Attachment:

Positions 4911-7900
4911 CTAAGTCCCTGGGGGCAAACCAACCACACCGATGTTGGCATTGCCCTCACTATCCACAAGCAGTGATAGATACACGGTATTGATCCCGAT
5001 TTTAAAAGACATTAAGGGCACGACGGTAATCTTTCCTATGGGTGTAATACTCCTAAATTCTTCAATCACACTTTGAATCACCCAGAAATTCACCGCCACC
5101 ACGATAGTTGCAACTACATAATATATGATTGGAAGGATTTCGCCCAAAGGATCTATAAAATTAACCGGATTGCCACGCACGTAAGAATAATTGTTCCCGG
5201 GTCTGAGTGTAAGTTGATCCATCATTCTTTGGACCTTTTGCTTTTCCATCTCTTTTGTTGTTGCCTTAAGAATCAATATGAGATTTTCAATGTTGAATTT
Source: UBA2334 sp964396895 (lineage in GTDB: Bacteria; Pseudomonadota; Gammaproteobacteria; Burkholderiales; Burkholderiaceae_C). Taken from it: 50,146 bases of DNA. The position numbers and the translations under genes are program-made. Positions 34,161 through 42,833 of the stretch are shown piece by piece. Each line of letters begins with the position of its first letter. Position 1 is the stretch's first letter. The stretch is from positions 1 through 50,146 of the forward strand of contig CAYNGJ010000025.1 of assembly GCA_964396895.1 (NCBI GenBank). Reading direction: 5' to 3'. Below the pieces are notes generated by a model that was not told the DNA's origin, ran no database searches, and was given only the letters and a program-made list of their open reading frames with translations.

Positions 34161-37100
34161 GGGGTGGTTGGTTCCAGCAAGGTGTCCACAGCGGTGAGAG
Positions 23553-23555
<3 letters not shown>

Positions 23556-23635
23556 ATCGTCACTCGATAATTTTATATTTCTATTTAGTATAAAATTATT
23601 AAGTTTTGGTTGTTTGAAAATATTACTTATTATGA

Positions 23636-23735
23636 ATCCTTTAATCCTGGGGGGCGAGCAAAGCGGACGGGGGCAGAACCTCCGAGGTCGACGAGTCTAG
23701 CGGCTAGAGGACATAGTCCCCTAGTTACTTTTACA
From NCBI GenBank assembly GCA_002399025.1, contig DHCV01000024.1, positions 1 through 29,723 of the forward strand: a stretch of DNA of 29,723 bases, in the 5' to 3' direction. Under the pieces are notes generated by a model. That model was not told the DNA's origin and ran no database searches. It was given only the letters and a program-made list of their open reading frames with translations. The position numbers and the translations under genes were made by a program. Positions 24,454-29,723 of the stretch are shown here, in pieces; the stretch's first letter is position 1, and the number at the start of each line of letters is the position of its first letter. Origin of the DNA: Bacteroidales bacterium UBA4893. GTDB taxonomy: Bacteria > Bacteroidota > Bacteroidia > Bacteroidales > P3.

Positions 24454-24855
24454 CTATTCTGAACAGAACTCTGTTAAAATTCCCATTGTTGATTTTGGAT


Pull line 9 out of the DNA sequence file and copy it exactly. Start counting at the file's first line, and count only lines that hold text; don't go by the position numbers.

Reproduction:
Positions 23553-23555